According to Financial Engines, $24 billion was turned last year down by employees of 553 companies, covering 4.4 million employees.
Many, many people in this country are offered a defined contribution plan in which the employer, employee or both, make contributions on a regular basis. In case you are not familiar with the term, perhaps you know it by its nicknames: 401(k) plan, 403(b) plan, 457 plan, TSP.
Take the time to understand the retirement plan that is being offered by your employer. It is their fiduciary responsibility to provide you with resources to make informed decisions.
Most plans are designed to allow your employer to reduce your take-home salary by the amount you divert to the plan. The funds that you place in your account are invested and accumulate tax deferred over a period of time. The idea is that by periodically adding to the account through payroll deductions, and the invested funds potentially growing and compounding over time, you can accumulate a sizable balance by retirement.
Many employers offer matching contributions to those employees that contribute to the plan. This is commonly referred to as a company match. Employers commonly offer this as part of a package of benefits in order to attract and hire the best people they can. Here are two examples of a common matching formula that may be offered in a plan. Note that in each example, the participant has left money on the table:
Example 1: Henry Sparrow earns $60,000 per year as a project supervisor and has decided to contribute 7% of his salary to his 401(k) plan. His company, Ajax Construction, will match 100% of his contributions up to the first 10% of his salary.
Each year, Henry would contribute $4,200 (7% of his salary) to his 401(k) plan. Each year, Ajax Construction would contribute $4,200 to his 401(k) plan. The total annual contribution placed in Henry’s 401(k) plan would be $8,400 ($4,200 from Henry + $4,200 from Ajax).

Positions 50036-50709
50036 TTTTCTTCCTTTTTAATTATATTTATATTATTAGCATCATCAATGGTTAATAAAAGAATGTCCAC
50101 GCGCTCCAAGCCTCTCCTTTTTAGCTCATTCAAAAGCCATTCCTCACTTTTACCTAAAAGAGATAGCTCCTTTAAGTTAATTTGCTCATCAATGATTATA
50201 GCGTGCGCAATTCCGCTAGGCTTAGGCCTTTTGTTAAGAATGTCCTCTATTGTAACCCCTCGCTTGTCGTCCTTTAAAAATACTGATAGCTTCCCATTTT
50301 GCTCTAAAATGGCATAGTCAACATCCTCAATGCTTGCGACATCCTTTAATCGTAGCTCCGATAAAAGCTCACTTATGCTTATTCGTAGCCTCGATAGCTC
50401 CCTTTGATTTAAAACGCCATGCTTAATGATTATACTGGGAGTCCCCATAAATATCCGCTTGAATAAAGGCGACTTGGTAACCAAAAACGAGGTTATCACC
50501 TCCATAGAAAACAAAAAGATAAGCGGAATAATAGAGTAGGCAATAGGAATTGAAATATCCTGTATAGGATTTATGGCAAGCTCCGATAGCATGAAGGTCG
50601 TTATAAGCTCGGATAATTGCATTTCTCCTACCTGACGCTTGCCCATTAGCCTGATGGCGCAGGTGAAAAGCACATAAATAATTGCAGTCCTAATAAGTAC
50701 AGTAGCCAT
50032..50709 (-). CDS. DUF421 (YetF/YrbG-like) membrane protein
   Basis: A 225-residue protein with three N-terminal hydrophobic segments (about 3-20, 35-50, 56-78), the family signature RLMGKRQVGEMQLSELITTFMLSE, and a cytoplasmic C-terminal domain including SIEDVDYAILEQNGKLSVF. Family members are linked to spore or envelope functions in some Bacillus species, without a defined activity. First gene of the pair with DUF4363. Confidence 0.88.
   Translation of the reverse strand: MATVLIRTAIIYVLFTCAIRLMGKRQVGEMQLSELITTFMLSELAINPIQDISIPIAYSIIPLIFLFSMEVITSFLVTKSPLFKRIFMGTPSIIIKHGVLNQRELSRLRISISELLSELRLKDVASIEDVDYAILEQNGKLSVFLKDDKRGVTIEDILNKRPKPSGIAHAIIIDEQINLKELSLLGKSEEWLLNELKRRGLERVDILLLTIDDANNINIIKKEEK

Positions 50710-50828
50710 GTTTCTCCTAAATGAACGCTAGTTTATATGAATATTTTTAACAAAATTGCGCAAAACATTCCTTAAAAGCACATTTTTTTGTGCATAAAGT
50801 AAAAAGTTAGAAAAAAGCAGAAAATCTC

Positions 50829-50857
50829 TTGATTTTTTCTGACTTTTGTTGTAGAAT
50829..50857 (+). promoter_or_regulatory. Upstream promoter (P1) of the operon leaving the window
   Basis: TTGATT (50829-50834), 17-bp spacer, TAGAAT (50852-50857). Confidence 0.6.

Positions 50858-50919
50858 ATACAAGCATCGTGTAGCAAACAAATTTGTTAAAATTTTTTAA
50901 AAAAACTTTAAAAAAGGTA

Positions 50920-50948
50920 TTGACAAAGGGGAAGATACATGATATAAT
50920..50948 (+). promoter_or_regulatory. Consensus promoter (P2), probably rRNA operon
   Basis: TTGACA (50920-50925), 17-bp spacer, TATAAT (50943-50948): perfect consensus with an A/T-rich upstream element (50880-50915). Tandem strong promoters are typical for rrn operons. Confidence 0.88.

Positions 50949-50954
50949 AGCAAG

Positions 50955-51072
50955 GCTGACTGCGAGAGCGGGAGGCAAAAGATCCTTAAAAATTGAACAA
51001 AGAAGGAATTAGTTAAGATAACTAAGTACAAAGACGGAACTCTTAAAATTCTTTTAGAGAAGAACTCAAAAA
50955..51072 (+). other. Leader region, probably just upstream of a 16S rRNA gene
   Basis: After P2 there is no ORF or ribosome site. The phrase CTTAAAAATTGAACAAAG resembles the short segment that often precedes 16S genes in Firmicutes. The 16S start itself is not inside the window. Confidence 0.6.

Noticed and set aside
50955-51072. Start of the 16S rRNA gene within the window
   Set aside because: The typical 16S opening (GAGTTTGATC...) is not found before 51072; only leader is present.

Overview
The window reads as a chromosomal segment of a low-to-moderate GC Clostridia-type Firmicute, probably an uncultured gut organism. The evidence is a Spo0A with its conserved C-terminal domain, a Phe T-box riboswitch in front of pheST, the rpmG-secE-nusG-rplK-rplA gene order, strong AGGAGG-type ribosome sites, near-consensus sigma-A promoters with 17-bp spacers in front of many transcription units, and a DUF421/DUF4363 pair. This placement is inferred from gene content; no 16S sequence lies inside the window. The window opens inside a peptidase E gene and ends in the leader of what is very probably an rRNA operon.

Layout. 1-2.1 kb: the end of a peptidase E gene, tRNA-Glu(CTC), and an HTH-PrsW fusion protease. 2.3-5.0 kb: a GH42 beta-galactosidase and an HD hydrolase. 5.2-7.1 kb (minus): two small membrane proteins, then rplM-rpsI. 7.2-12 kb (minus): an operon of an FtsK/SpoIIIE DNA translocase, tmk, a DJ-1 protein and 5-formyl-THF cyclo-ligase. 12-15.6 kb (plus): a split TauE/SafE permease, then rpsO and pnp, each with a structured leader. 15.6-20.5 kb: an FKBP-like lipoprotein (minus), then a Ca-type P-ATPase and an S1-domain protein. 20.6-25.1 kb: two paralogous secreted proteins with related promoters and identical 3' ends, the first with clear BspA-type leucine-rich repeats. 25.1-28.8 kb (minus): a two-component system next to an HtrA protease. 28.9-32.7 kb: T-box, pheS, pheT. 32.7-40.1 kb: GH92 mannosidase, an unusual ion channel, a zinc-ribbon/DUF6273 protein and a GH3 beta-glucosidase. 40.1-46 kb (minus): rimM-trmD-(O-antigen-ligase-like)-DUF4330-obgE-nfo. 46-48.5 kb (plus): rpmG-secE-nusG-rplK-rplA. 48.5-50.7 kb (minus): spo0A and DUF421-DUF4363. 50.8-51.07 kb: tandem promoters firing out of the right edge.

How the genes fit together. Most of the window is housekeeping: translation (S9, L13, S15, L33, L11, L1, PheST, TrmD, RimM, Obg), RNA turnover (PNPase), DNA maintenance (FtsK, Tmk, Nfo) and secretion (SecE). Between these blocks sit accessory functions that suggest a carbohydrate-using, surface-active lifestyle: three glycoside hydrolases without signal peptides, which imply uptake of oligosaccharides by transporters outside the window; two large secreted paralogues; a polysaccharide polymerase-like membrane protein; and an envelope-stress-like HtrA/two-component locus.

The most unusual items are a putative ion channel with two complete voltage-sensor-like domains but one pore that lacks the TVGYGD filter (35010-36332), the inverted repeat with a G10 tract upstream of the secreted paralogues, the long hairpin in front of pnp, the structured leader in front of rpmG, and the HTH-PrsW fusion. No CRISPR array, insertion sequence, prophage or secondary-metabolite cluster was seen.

Had Henry decided to place 10% or $6,000 into his 401(k) plan annually, Ajax would have matched the entire $6,000 figure, resulting in $12,000 contributed to Henry’s plan each year.
Henry said no thank you to $1,800 of free money offered to him by Ajax each year. Over a 10-year period, the extra $1,800 contributed each year, compounded at 8% would total $26,075.81. Henry left a lot of money on the table.
Example 2: Alice Hummingbird recently took a job with the Flintstone Granite Company. She earns $85,000 annually as a granite inspector. When offered a 401(k) retirement package, Alice declined to participate in the plan. Although Mr. Flintstone explained that they had a policy of matching all employee contributions up to 5% of salary, Alice declined, citing large expenses in assisting her brother Chet with college expenses.
Had she signed up for the plan and contributed even 2% of her salary, her employer would have matched the 2% and she would have had a 100% return on her money. In other words, she would have doubled her money before considering the effect of investment performance from her choice of funds.
*This is a hypothetical illustration and is not intended to reflect the actual performance of any particular account.
Copyright 2015 by Rodger A. Friedman
Forging Bonds of Steel, LLC